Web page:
of the Employee Free Choice Act (“EFCA”), a proposed act of Congress, would mandate interest arbitration of initial collective bargaining agreements when the union and the employer cannot agree on a contract within a prescribed period of time. The EFCA, however, does not provide courts guidance on how to review the collective bargaining agreements it would mandate.

On its own, the EFCA is inadequate to meet the needs of employers and unions who will be affected by its compulsory arbitration provisions. The EFCA’s first-contract compulsory arbitration provisions will lead unions to become reliant on an arbitrator to resolve their contract disputes, yet the EFCA does not specify a standard or scope for judicial review of interest arbitration awards. Because federal courts have not developed a body of law to address the review of labor union contracts, the EFCA should be amended to require that (1) courts conduct arbitrations in on-the-record hearings; (2) courts vary the level of deference accorded to interest arbitration awards, based on the arbitrator’s expertise; and (3) arbitrators craft awards according to a prescribed set of substantive standards.

The Employee Free Choice Act of 2009, Labor Law Reform, and What Can Be Done About the Broken System of Labor-Management Relations Law in the United States

Source: William B. Gould IV, University of San Francisco Law Review, Vol. 43 no. 2, Fall 2008

The role of labor law, as an instrument for the promotion of freedom of association amongst workers to ban together effectively to join unions and promote the collective bargaining process, has declined as well. However, many observers assume an incorrect non sequitur, i.e., that these two developments are connected with one another and that if the law can be reformed, union decline can be halted. In my judgment, this analysis is superficial, as there are numerous factors which are responsible for the union decline phenomenon:
– globalization and foreign competition
– the composition of the work force force, particularly because of the advent of numerous undocumented workers who do not enjoy the protection of the NLRA
– union-nonunion wage differential creates a greater incentive for nonunion employers to resist unionization
– the fact that the Unites States and other industrialized countries are shifting from manufacturing to service industries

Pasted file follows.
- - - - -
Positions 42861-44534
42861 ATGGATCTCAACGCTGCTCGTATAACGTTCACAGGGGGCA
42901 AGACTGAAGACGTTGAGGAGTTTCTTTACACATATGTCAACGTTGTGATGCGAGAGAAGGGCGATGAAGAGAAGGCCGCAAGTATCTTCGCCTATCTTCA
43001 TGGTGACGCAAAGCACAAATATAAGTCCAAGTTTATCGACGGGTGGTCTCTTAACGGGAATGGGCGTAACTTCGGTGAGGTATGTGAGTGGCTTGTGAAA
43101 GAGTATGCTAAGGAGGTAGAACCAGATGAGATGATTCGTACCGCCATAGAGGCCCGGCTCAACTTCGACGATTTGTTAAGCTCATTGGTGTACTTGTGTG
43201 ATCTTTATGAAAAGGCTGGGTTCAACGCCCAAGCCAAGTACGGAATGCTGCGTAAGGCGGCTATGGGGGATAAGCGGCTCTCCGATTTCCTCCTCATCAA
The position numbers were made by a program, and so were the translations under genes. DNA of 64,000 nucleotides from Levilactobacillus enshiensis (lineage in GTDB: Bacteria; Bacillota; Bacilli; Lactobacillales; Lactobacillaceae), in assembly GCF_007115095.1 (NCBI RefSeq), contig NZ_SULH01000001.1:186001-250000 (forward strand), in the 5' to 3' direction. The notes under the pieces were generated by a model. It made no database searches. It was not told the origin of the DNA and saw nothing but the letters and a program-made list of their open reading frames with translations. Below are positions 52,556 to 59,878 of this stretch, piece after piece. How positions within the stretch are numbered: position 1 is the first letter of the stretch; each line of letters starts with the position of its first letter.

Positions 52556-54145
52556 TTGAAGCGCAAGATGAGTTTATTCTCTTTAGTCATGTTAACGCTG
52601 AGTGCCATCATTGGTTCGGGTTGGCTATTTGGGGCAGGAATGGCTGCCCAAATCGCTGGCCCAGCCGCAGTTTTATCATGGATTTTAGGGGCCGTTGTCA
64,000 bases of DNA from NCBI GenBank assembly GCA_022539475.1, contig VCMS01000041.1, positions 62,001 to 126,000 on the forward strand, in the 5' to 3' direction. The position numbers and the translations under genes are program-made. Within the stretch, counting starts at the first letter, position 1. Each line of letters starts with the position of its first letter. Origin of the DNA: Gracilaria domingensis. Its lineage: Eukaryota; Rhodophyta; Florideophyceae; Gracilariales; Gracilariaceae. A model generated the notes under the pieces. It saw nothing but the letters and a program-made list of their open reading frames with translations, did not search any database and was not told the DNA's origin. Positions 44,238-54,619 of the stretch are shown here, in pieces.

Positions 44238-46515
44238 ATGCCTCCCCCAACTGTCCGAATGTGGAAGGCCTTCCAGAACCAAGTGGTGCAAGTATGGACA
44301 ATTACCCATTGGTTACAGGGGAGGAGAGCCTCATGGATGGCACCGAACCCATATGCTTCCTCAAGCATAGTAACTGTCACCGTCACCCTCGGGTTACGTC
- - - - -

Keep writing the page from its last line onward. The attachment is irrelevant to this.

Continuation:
In a number of respects, however, the law has played a role in union decline. In the first place, employers, able to use the permanent replacement weapon in response to lawful strikes since 1938, have begun to use this tactic increasingly since the 1980s–perhaps in response to President Reagan’s example when he fired the unlawfully striking air controllers. Employers have been able to disappear and relieve themselves of their union and contractual obligations through creating alter egos and have escaped union relationships through the successorship doctrine devised by the United States Supreme Court. Unions have been weakened by the Court’s holding that union members have the right to resign from membership and obligations at any point, including the time of the use of the strike weapon itself, and thus escape contractual obligations entered into, notwithstanding union constitutional provisions which impose limitations on this right.

Employee Free Choice Act: Fight of a Lifetime?

Source: Jane Slaughter, Labor Notes, March 2009

Nobody wants to say it on the record, but the buzz is we won’t get the Employee Free Choice Act in its current form. It’s possible to admire labor’s efforts for two million petition signatures for EFCA and still ask, if this is the fight of a lifetime, why aren’t we acting like it? Could the energy unions channeled for Obama last fall be reawakened for creative actions in 2009?

Implications of the Family and Medical Leave Act for Local Governments: Helping Administrators Understand the Law

Source: P. Edward French, Review of Public Personnel Administration, Vol. 29 no. 1, March 2009
(subscription required)

From the abstract: